My old yahoo group. Bridgeport Mill Group

                      https://groups.yahoo.com/neo/groups/...port_mill/info

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                      • #12
                        Originally posted by JRouche View Post
                        Get the PCB drill idea. Problem is they are not drills.

                        I have many varieties of 1/8" shank tools. Thats not a drill. Too flat on the face? JR
                        JR.. they are drills. Used them to drill holes for last 30 years.
                        Not some hack machine shop, Northrop Grumman Aero Space. They were designed for circuit board drilling, but works for a lot more. Sometimes I would hand grind the the ends to 118°. My first job was re- grinding the 4 facit tip on them. The web is thin, so they drill very well. Drilled alot of A-40 aluminum with these. Has glass in it so very abrasive. Copper also drills well with these.

                        Because they are stubby, I have been known to mill slots with them in a pinch.
                        Last edited by Fasturn; 04-02-2021, 02:25 AM.

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                        • #13
                          Since they were so cheap, I bought another batch. Now I have 60 of them for £22.58 including postage, all new. When I get the chance, I will try them out on various materials, everything except circuit boards and masonary.
                          Last edited by old mart; 04-02-2021, 10:14 AM.

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                          • #14
                            Originally posted by Fasturn View Post

                            JR.. they are drills. Used them to drill holes for last 30 years.
                            Not some hack machine shop, Northrop Grumman Aero Space. They were designed for circuit board drilling, but works for a lot more. Sometimes I would hand grind the the ends to 118°. My first job was re- grinding the 4 facit tip on them. The web is thin, so they drill very well. Drilled alot of A-40 aluminum with these. Has glass in it so very abrasive. Copper also drills well with these.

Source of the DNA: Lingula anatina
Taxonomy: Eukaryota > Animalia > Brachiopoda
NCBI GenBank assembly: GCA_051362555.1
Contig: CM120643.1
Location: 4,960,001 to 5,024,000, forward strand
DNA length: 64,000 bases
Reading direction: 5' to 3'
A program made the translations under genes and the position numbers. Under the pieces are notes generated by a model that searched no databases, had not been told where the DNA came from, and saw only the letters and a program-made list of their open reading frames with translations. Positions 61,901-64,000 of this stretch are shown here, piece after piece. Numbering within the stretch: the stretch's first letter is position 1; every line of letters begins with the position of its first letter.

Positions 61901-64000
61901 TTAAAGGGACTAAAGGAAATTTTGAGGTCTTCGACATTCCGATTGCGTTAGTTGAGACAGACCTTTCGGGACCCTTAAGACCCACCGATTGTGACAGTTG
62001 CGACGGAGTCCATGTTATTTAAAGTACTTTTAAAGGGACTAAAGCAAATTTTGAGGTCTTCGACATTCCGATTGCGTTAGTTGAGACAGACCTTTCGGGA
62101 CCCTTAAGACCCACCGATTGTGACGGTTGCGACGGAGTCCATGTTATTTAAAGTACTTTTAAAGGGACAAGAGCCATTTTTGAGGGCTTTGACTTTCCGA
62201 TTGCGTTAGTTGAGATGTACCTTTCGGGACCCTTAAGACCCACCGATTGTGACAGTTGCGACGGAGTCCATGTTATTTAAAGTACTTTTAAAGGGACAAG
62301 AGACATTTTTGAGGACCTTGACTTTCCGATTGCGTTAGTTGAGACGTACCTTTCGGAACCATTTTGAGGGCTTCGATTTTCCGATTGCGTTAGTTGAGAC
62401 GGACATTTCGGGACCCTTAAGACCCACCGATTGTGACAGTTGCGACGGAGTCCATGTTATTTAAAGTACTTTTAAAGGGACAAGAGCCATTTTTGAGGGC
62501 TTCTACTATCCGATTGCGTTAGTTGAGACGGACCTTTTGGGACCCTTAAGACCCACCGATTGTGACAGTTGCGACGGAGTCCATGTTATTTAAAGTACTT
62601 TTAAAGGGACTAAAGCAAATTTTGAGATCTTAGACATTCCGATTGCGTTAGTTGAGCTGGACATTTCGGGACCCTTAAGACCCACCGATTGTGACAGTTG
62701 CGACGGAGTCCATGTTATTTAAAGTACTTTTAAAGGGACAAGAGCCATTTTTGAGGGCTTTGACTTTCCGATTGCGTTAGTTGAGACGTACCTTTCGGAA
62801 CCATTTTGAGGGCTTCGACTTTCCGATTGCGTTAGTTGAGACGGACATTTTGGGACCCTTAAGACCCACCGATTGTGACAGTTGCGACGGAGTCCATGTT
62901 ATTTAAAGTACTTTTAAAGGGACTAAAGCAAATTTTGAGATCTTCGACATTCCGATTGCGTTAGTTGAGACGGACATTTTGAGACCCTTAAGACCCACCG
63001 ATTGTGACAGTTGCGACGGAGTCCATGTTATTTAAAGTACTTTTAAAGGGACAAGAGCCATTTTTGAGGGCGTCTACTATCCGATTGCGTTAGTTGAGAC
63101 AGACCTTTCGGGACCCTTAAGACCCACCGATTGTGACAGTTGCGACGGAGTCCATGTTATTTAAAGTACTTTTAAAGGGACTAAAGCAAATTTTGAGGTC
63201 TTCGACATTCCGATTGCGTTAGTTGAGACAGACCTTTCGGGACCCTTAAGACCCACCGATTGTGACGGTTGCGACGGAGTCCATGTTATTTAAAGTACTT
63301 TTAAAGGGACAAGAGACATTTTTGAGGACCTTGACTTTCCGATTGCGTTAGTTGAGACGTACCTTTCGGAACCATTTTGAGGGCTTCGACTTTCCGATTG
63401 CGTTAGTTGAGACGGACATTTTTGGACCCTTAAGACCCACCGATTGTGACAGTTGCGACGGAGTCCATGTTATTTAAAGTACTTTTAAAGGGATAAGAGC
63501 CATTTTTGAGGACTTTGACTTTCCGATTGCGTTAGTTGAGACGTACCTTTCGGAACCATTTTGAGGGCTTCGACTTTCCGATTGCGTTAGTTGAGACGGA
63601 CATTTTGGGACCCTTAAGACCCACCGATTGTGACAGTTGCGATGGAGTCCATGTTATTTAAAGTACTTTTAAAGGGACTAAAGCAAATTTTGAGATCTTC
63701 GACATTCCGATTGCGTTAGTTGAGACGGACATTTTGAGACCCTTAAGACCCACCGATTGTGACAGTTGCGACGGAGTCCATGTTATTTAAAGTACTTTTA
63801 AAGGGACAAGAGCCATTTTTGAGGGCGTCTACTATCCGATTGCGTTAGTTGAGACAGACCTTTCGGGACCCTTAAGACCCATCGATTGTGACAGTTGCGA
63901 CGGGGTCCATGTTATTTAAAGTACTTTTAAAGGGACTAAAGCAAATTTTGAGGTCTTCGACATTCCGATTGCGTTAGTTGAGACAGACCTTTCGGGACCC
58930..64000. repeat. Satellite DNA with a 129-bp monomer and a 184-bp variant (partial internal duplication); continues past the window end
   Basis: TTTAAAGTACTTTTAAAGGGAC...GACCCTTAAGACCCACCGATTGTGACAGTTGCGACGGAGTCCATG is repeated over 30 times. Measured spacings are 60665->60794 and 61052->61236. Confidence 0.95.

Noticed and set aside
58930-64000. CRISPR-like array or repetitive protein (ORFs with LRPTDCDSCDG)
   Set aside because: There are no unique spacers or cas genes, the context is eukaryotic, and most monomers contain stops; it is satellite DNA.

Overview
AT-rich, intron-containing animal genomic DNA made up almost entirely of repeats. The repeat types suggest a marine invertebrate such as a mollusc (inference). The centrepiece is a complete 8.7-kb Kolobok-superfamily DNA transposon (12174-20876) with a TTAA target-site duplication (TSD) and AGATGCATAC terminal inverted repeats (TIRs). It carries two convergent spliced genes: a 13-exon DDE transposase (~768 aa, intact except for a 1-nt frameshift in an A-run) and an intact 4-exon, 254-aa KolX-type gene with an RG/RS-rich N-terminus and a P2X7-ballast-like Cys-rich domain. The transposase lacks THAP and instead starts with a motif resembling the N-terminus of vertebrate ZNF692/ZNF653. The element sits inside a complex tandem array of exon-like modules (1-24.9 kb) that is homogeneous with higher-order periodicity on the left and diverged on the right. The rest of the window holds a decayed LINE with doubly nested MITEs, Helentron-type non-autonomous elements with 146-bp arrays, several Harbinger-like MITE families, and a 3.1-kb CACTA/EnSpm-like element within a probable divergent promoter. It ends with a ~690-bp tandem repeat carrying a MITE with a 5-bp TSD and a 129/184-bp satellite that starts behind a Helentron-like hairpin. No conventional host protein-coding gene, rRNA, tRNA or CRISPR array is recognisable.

Because they are stubby, I have been known to mill slots with them in a pinch.
                            First of all, shh! Loose lips sink ships.

                            "Northrop Grumman Aero Space" Ohh, fancy I worked for some Lockheed folks that drilled composites also a metal and fiber structure. Never saw a blunt drill for that material. Everything was water jet, even the very small holes.

                            Dont talk about the materials you have worked on unless your old boss said its ok. Just because its in the media doesn't give you clearance, Clearance to talk about it. Is what they told me lol..

                            Thanks for the info (Schooling) . I bet you worked on some very nice stuff. Post some photos??? JR

                            My old yahoo group. Bridgeport Mill Group

                            https://groups.yahoo.com/neo/groups/...port_mill/info

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                            • #15
                              Guess I hit a nerve lol. Just wanted Old Mart to know he scored on some nice drills. Everyone works different so what works at one shop can change at another. As for nice stuff, look up James Webb telescope. Last thing I work on before retirement. Never worked on a ship ?